Vatican Visitor Guide

Visiting Vatican from Rome is easy. Take a Metro to Ottaviano station and walk right into St Peter’s Square. At only 0.17 square miles and a population of only about 800 people, Vatican city is the smallest country in the world. Vatican city is the seat of the Catholic Church ever since basilica was constructed over St. Peter’s grave in Rome in the 4th century A.D. Prior to the construction of the Basilica, the area was a marshy region known as Ager Vaticanus. But with construction St. Peter’s basilica and subsequently, Apostolic Palace and the Sistine Chapel, Vatican city vecame the centre of Catholic Christian faith. In 1929, the Holy See and Italy signed the Lateran Pacts, and Vatican City as a sovereign nation was established.

The Vatican City is the temporal centre of the Catholic Church, and has been for centuries. As a result of this the city is home to some of the world’s most resplendent and ancient artefacts, buildings and institutions.

What to see and do in the Vatican City

Spend enough time at St Peter's Basilica and the Square

St Peter's Square and the Basilica are the focal point of Vatican City. St Peter's Basilica is the largest church in the world and it is full of art and breath-taking architecture. Entrance to both is free, and they will not disappoint. Many visitors just breeze through these attractions and miss so many layers of the place. So you should keep enough time, my advice would be to spend an equal amount of time at St. Peter’s Basilica and Square, as you would at the Vatican Museums.

Attend mass in the Basilica

You can attend mass almost every day of the year, and they are usually held in chapels in the Basilica. From Monday to Saturday, you can go to Mass at 9am, 10am, 11am, 12pm and 5pm. On Sundays there are more times (9.30am, 10:30am, 11:30am, 12:10pm, 1pm, 4pm, 5:30pm), but the Vatican is considerably more crowded on this day. It should also be noted that these masses are not attended by the Pope.

Go to one of the Papal audiences

The General Audience is held (almost) every Wednesday at 10/10:30 in St Peter's Square. This is a time where the Pope will give a themed speech, pray, and bless the crowd. This is not a mass, but you will still experience attending an event where the Pope is present. If you want to make sure you get a place, you will have to arrive 1-3 hours beforehand. You will need tickets for this, and even though they are free, you will still need to pick them up and arrive early so that you don't get turned away when the square reaches capacity. Make sure you have water, hats and sunscreen as Rome can be notoriously hot and it is a long wait in the sun.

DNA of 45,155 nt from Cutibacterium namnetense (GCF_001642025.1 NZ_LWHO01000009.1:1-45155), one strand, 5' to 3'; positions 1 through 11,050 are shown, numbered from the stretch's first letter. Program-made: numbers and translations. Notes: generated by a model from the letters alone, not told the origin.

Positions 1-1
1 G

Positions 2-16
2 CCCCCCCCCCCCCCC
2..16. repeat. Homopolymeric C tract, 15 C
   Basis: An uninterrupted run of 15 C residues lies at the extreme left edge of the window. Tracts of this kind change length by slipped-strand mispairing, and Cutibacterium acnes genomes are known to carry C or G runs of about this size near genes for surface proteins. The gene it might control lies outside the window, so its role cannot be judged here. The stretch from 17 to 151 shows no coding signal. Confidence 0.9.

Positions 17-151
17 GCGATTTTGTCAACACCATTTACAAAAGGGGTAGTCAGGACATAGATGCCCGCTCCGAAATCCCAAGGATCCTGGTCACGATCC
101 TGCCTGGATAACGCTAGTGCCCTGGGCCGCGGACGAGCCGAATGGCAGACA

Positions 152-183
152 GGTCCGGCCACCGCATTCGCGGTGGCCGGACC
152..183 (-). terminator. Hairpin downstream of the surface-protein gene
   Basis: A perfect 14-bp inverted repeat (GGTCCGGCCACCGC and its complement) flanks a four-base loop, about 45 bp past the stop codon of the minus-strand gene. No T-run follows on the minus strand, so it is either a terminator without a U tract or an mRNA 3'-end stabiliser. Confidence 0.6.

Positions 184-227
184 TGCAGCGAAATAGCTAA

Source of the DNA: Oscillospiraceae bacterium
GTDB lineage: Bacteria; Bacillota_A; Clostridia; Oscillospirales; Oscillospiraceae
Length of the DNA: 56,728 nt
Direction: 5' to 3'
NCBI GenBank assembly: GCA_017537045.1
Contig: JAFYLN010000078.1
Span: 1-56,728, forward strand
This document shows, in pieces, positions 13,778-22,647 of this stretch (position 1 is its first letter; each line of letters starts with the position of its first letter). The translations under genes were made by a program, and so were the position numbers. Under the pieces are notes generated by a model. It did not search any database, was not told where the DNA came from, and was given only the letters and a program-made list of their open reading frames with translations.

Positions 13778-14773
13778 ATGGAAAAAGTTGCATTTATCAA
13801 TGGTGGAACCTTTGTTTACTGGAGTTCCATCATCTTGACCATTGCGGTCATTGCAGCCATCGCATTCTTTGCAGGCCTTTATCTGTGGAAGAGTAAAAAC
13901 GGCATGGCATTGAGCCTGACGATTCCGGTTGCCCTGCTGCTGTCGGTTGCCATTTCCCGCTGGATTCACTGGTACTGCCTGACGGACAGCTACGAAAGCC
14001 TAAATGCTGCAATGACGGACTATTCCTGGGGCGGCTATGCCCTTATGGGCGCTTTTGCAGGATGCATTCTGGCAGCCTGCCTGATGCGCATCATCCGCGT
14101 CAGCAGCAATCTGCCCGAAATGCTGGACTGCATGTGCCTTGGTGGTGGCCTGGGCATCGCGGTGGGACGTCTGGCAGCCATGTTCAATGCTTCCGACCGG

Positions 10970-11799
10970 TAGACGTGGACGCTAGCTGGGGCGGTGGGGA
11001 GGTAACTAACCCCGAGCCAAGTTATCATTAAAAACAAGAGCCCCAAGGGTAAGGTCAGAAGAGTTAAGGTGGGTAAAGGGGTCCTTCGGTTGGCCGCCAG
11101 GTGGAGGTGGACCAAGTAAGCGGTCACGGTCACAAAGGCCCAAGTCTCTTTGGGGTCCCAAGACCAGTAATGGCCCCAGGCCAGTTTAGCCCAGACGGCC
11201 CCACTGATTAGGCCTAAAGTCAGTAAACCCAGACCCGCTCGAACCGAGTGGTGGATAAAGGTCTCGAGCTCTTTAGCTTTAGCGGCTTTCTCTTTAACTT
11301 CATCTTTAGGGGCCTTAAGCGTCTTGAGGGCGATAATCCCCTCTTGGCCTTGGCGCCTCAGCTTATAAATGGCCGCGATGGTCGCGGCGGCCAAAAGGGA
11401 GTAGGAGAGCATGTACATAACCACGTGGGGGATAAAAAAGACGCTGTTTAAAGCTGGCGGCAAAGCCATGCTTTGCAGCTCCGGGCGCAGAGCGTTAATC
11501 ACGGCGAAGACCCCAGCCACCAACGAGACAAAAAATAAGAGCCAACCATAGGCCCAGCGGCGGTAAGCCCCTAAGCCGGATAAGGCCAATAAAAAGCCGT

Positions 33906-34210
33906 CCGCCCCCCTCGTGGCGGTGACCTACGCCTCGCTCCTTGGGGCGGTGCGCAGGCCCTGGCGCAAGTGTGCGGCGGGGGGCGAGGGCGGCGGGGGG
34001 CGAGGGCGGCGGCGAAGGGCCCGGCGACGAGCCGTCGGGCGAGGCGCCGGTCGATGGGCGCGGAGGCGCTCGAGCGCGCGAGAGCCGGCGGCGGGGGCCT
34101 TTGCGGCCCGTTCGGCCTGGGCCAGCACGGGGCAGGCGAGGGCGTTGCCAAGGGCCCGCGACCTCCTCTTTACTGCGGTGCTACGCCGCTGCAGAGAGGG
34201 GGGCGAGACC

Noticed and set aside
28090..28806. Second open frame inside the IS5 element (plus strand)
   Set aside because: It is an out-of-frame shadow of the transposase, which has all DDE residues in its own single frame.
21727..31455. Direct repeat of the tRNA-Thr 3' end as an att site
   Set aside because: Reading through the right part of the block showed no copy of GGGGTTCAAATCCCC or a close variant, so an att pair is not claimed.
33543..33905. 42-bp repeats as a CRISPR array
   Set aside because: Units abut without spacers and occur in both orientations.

Visit the Vatican Museums

The Vatican holds some of the most impressive art collections in the world, and you should allocate several hours to wandering through the expanse of sculptures, frescoes, works and tapestries. You can reduce waiting times by booking a ticket online in advance but it will cost extra and you will still be sharing the space with the 25,000 people that visit this impressive displays every day.

See the Sistine Chapel

The museums culminate in the stunning Sistine Chapel, which houses Michelangelo's famous ceiling and his Last Judgement painting. Access to this is included in your museum ticket, but you should note that you cannot take photos in this area. It is important to note that silence is maintained in this area, so if you are wanting a tour you will need to figure out information before or after you have been through this part of the museum.

Walk through the Vatican Gardens

If you want somewhere significantly less crowded but just as beautiful, consider booking a tour through the Vatican Gardens. These are only accessible by booking a private tour in advance (although they can be seen if you go up the dome in the Basilica). You should note that they are considered a Holy place so you should apply the same dress code as visiting the Basilica itself.

Go to the top of St Peter's Basilica

Entrance to the Basilica is free, but if you pay a small fee you can take the elevator to the top to the dome and have panoramic views of the surrounding area. You can also climb the many steps to the top but you might want to save your energy for the rest of the day.

Visit the Vatican Necropolis

Underneath the Vatican is a cemetery that is hundreds of years old, and if you can secure a ticket then this will one of the most exceptional parts of your visit to the Vatican. Tickets for this MUST be booked in advance (and these tickets can run out months in advance as they only allow 250 people through per day). If you are travelling with people under the age of 15 then they will not be allowed through.

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